Early Thursday, the European Aviation Safety Agency said it was endorsing the FAA’s action until the risk of battery fires and other safety concerns are resolved, according to the Associated Press. The Polish airline LOT is the only European carrier currently flying the jetliner.
ANA and Japan Airlines, which fly 24 of the 50 Dreamliners in service, grounded their 787s after the plane made an emergency landing. The FAA ordered United’s fleet of six planes to cease flying later Wednesday. United is the only U.S. carrier flying 787s.
Boeing, which last week defended the problems with the new plane as “teething pains,” had no immediate comment on the groundings.
FAA Administrator Michael P. Huerta and U.S. Transportation Secretary Ray LaHood, who appeared with Boeing President Ray Conner on Friday to defend the safety of the new plane, did not comment on the grounding order.
In a statement, the FAA said it would work with Boeing and the airlines flying 787s — which include carriers in India, Poland, Qatar, Ethiopia and Chile — to return the planes to service quickly.
The FAA said it had alerted aviation authorities in the foreign carriers’ home nations of the grounding order.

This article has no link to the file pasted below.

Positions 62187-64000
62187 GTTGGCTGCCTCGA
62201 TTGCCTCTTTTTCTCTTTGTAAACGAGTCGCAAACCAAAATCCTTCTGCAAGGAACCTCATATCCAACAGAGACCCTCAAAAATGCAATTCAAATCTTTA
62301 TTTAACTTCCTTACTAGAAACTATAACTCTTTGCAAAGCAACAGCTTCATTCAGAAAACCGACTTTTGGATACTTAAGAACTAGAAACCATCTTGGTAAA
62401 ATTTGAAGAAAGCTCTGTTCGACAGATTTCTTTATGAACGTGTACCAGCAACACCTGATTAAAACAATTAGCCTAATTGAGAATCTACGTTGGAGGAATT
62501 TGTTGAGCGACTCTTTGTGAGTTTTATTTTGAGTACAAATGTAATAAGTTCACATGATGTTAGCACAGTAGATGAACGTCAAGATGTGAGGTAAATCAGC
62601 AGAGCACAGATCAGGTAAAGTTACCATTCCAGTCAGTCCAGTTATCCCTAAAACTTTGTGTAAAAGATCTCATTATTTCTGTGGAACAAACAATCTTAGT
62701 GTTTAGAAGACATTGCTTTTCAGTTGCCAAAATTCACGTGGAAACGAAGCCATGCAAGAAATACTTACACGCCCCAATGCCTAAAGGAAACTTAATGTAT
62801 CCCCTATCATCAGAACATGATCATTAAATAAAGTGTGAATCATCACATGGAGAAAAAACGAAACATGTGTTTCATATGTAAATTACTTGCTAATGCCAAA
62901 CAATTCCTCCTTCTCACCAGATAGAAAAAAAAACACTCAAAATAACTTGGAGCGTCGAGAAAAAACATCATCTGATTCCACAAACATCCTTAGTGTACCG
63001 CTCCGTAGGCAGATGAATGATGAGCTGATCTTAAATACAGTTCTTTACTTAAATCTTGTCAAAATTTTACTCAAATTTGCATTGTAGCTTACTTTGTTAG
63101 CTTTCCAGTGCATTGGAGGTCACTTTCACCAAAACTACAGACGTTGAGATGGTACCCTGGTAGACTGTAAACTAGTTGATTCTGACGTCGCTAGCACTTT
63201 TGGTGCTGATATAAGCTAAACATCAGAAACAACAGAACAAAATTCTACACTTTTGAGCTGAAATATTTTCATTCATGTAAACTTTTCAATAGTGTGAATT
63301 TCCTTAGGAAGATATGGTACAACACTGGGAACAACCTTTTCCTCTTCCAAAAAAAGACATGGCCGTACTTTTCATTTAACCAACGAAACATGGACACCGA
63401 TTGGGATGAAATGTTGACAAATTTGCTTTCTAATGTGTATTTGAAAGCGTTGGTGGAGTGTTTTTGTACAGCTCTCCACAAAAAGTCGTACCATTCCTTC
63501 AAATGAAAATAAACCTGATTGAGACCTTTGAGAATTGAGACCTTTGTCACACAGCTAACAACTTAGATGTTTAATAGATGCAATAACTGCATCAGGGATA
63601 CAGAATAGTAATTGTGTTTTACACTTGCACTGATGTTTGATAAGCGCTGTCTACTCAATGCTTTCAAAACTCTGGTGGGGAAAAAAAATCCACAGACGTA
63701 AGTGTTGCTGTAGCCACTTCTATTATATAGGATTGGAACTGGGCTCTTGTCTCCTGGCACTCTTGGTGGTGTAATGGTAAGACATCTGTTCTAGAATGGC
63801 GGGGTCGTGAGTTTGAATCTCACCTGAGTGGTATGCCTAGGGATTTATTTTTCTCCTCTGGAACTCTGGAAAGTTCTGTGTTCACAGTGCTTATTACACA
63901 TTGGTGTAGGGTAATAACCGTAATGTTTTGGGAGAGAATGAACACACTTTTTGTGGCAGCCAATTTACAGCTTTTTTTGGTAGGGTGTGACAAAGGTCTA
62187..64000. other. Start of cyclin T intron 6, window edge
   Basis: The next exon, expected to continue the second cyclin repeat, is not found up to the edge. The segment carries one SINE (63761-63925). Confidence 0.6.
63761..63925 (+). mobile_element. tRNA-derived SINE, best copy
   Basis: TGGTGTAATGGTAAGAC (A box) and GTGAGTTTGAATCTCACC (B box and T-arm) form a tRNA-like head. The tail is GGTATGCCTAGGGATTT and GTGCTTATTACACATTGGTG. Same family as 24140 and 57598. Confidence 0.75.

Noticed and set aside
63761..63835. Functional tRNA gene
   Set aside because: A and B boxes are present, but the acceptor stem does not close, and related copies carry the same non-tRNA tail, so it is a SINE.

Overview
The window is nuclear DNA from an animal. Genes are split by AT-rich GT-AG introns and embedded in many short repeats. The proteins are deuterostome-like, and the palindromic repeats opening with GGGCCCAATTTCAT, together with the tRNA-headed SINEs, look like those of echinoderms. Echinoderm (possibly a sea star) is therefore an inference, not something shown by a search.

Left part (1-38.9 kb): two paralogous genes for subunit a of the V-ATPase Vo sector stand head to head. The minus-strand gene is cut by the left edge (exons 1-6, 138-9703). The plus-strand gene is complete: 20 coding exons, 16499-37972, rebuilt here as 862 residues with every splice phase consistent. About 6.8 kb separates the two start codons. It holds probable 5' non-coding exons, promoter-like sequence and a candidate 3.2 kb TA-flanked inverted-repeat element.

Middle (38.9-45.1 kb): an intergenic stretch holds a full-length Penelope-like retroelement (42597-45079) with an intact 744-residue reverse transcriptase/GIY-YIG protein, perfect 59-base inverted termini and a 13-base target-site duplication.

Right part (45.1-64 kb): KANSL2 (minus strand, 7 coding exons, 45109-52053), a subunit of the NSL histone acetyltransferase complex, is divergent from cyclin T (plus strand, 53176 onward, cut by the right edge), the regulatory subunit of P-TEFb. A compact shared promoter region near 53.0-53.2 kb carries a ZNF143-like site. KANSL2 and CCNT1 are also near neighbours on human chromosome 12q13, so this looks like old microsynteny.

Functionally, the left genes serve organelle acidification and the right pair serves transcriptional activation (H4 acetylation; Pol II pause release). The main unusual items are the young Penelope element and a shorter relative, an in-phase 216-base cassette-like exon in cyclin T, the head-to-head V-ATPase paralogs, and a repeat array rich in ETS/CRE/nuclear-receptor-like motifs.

The National Transportation Safety Board also dispatched an investigator to work with Japanese officials examining the plane that made Wednesday’s emergency landing.
“Initial reports indicate that the crew received multiple messages in the cockpit concerning the battery and other systems that were affected, and also reported smoke in the cockpit and an odor in the cabin,” the NTSB said in a statement. “The airplane subsequently landed, and passengers and crew evacuated via emergency slides.”
The incident Wednesday came after a Jan. 7 fire aboard an empty Japan Airlines plane parked at Boston’s Logan International Airport. There also was a fuel leak on another of the airline’s 787s as it prepared for takeoff at Logan last week and brake problems that caused cancellation of an ANA flight in Japan.
The FAA said the two battery failures resulted in the release of flammable electrolytes, heat damage and smoke.
“These conditions, if not corrected, could result in damage to critical systems and structures and the potential for fire in the electrical compartment,” the FAA said.
The 787, known as the Dreamliner, is the first in a new generation of lighter, more fuel-efficient carbon-fiber airplanes in which electronics have replaced hydraulic control systems.
The planes are priced between $207 million and $243 million, and Boeing says more than 800 of them are on order. Boeing is the world’s largest aerospace company and a top U.S. exporter.
In defending the safety of the plane Friday, Conner and the two federal officials said it underwent 200,000 hours of testing before winning FAA approval. Conner said the concerns raised about the 787 were comparable to those that surfaced when Boeing introduced the 777 in the 1990s.
Boeing shares fell $2.60, or 3.4 percent, to close at $74.34 Wednesday. Its stock continued to fall in after-hours trading, 1.9 percent to $72.90.